Sonic interpretations of the stories composed by artists and musicians often previously featured on Unsounds. The pieces were created specifically, as personal reactions to the texts and their resonances. From a rich and diverse collection of materials, Reinaldo Laddaga and Yannis Kyriakides have assembled a double CD that is a powerful complement to the reading of the stories, but can be also approached as a self-standing sound work.

Composers

Christine Abdelnour, Claudio Baroni, Justin Bennett, Sylvia Borzelli, John Butcher, Alan Courtis, DJ Sniff, Barbara Ellison, Ron Ford, Yannis Kyriakides, Anne LaBerge, Reinaldo Laddaga, Francisco López, Machinefabriek, Andy Moor, Gabriel Paiuk, Santiago Santero and Felipe Waller.

music samples

Illustrations

The book comprises 10 original illustrations by Isabelle Vigier who is also responsible for the design.
“Things That A Mutant Needs To Know: More Short And Amazing Stories” is curated by Reinaldo Laddaga, and published by Unsounds in the form of a book with two CDs, but also as an iBook, in english and spanish.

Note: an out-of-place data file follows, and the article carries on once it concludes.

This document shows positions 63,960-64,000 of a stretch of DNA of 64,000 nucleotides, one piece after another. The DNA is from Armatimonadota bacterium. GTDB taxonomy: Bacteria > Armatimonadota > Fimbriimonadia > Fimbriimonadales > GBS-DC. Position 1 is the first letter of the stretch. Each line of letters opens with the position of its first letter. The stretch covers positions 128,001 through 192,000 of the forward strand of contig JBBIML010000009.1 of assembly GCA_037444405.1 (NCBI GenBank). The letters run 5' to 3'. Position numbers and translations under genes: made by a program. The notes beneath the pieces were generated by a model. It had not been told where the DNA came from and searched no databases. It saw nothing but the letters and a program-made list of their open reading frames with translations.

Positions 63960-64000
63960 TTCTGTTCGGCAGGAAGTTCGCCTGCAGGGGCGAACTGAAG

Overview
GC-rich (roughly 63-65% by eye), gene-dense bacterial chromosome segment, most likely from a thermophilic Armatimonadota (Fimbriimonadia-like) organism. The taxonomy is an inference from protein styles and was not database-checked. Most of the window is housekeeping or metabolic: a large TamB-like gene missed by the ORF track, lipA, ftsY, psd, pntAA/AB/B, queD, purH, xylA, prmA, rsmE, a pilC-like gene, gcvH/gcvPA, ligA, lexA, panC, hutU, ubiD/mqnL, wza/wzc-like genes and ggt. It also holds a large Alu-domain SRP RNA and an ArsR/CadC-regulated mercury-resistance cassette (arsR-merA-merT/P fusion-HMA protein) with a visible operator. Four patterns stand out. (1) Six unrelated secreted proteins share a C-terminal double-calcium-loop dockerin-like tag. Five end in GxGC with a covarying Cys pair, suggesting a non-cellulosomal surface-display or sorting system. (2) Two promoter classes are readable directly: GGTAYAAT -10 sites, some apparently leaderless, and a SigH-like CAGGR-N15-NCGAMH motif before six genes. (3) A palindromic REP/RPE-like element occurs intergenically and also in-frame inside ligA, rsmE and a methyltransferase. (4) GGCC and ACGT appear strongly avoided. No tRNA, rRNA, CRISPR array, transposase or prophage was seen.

In 1956, Jorge Luis Borges and Adolfo Bioy Casares published Short and Amazing Tales*, an anthology of magical realism and adventure.  This is the follow-up, 55 short stories accompanied by 55 short songs: flash fiction and micro music, curated by Reinaldo Laddaga.  Intriguing literature is matched by beguiling sounds, as 18 musicians, including Alan Courtis, Francisco López, Machinefabriek and Andy Moor, contribute impressions of the prose.  The result is a mélange of thought and emotion, as magical realism finally finds its soundtrack.  Laddaga’s advice is to listen while reading (or read while listening), in order to intuit the relationship between text and sound.  This is excellent advice.